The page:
Communications and info tech in developing countries, especially wireless broadband and high-value applications
Friday, September 17, 2004
Magic Bike :: Wireless Access Bike
: Fun combination of 'art' and tech: "magicbike is a mobile WiFi (wireless Internet) hotspot that gives free Internet connectivity wherever its ridden or parked. By turning a common bicycle into a wireless hotspot, Magicbike explores new delivery and use strategies for wireless networks and modern-day urbanites. Wireless bicycles disappear into the urban fabric and bring Internet to yet unserved spaces and communities. Mixing public art with techno-activism, Magicbikes are perfect for setting up adhoc Internet connectivity for art and culture events, emergency access, public demonstrations, and communities on the struggling end of the digital-divide." 11:15:31 PM
Indian state rolls out wireless broadband: "An Indian state has launched wireless broadband to provide connectivity in rural areas unreachable by traditional telephone lines or cellular phone services. The community Internet kiosks, named Akshaya, have been set up by the Kerala State IT Mission Department. More than 550 of the kiosks have been opened in the Mallapuram district, spread over 3,500 square kilometers. .. Five Wi-Fi hotspots have also been established around government offices and a tourist resort. "This is the world's biggest rural wireless network," H.S. Bedi, managing director of Tulip IT Services," an Indian IT services provider that developed the project.
The gear comes from the Canadian Wi-Lan: "its Versatile Intelligent Network Environment technology deployed in India is designed to "line of sight" limitations, using network nodes as repeaters and routers for other nodes that either do not have line-of-sight or are too distant to have direct connectivity to the Internet node. VINE networks can cost less than conventional cell-based networks, particularly when covering large, sparsely populated areas, the company said. WiLan is also setting up a statewide WLAN in another state, Gujarat."" 11:08:38 PM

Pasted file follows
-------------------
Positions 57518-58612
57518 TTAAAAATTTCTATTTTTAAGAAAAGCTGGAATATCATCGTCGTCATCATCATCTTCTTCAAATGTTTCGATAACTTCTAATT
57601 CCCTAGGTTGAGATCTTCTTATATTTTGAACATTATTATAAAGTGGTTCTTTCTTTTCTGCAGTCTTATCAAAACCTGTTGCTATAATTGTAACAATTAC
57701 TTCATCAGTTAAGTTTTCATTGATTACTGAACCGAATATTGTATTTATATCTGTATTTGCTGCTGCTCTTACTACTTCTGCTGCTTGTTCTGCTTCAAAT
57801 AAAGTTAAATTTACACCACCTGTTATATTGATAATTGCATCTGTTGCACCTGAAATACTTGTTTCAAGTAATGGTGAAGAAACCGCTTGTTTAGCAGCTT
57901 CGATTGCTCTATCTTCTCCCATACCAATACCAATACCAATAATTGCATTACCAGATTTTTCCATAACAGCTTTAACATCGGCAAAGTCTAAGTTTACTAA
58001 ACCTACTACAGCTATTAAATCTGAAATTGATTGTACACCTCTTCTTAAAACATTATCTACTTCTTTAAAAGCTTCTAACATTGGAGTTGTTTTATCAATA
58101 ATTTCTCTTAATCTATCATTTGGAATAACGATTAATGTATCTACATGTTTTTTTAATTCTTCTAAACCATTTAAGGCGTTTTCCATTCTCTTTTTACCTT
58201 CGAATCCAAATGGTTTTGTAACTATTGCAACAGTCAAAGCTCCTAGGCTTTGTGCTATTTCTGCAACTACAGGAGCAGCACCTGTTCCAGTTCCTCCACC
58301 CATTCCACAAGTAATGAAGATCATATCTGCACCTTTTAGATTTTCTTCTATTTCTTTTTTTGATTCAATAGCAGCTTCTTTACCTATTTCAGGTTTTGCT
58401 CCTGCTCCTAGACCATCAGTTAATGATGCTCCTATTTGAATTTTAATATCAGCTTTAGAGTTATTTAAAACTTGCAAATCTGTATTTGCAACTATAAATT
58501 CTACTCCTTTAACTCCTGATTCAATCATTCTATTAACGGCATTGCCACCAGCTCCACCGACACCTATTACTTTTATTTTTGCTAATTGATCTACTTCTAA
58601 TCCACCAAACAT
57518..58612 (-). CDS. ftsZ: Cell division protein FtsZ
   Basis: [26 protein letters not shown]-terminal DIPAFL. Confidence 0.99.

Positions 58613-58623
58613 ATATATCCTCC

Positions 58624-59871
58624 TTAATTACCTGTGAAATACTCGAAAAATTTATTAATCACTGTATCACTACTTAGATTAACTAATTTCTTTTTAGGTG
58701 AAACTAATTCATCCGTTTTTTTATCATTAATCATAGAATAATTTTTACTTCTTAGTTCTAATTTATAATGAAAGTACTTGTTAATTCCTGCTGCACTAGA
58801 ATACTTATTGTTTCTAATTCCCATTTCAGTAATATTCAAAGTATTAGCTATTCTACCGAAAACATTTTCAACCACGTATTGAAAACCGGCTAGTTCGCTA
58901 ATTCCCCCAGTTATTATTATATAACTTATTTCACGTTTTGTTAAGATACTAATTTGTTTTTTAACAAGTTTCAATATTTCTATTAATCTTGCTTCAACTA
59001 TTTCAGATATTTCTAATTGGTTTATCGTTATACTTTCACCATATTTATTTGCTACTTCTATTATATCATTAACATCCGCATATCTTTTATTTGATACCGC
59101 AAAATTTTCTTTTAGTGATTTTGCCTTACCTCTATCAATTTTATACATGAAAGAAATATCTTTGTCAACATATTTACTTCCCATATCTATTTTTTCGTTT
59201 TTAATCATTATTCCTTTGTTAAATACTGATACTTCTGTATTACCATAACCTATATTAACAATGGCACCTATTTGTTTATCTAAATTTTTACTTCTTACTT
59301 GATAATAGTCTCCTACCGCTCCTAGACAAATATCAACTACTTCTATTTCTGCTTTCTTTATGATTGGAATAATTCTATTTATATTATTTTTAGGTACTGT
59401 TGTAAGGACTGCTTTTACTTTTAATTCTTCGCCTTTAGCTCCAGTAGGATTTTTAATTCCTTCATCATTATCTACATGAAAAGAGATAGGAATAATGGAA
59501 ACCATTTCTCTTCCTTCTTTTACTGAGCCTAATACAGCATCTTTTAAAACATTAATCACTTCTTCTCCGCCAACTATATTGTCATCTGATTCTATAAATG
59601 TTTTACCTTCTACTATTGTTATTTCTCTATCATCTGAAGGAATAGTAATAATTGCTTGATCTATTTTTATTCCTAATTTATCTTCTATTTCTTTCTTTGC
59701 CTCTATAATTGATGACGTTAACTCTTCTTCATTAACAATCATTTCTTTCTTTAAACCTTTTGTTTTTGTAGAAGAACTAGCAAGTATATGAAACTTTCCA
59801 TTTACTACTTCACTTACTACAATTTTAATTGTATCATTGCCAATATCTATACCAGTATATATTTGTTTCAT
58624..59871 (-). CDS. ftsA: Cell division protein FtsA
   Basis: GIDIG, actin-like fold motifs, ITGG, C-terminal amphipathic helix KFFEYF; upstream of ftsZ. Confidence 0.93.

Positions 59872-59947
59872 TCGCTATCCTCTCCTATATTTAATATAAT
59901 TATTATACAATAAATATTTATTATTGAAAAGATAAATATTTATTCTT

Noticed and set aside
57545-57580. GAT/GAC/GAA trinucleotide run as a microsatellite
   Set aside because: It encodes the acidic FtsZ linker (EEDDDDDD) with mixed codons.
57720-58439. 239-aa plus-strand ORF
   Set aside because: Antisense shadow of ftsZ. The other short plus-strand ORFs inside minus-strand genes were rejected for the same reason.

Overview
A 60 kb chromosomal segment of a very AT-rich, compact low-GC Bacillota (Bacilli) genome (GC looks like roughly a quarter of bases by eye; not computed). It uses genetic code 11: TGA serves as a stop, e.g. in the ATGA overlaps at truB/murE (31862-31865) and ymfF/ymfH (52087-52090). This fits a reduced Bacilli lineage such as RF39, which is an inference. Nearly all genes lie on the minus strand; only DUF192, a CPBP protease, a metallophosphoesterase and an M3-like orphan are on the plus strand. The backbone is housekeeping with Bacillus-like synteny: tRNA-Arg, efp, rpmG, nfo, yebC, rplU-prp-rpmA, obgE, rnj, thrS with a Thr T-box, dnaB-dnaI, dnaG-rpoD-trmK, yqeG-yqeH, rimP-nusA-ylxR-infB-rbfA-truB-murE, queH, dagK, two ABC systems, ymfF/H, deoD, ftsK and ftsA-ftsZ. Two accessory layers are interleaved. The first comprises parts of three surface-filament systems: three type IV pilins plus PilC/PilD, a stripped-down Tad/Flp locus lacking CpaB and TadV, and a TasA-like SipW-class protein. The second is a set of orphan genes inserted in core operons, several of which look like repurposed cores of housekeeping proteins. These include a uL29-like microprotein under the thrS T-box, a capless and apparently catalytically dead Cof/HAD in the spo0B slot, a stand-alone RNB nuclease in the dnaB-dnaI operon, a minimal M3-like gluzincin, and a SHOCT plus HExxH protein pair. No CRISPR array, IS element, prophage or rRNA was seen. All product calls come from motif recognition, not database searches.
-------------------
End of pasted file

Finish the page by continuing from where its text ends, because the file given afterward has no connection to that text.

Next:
: "a $250 gizmo that does a whole bunch of things: a computer, a TV, a DVD player, a videophone -- a PCTVt. "I kept asking myself, What would the device have to do for someone on the other side of the digital divide, to be desirable?"wondered Raj Reddy, a professor at Carnegie Mellon University. The answer, he decided, was a simple device that would offer entertainment. This November, Reddy hopes to begin installing the first 100 prototypes of the PCTVt in India and possibly several other countries. Reddy is hoping his project -- with backing from Microsoft and TriGem, the Korean computer maker, and in partnership with the Indian Institute of Science, the Indian Institute of Information Technology and researchers at the University of California, Berkeley -- can prove that it is possible to bring IT to impoverished communities without depending on philanthropy. Because his low-cost computer doubles as a TV and a DVD player, Reddy believes that he will be able to use it as a vehicle to take computing to populations that until now have been excluded. " 10:52:53 PM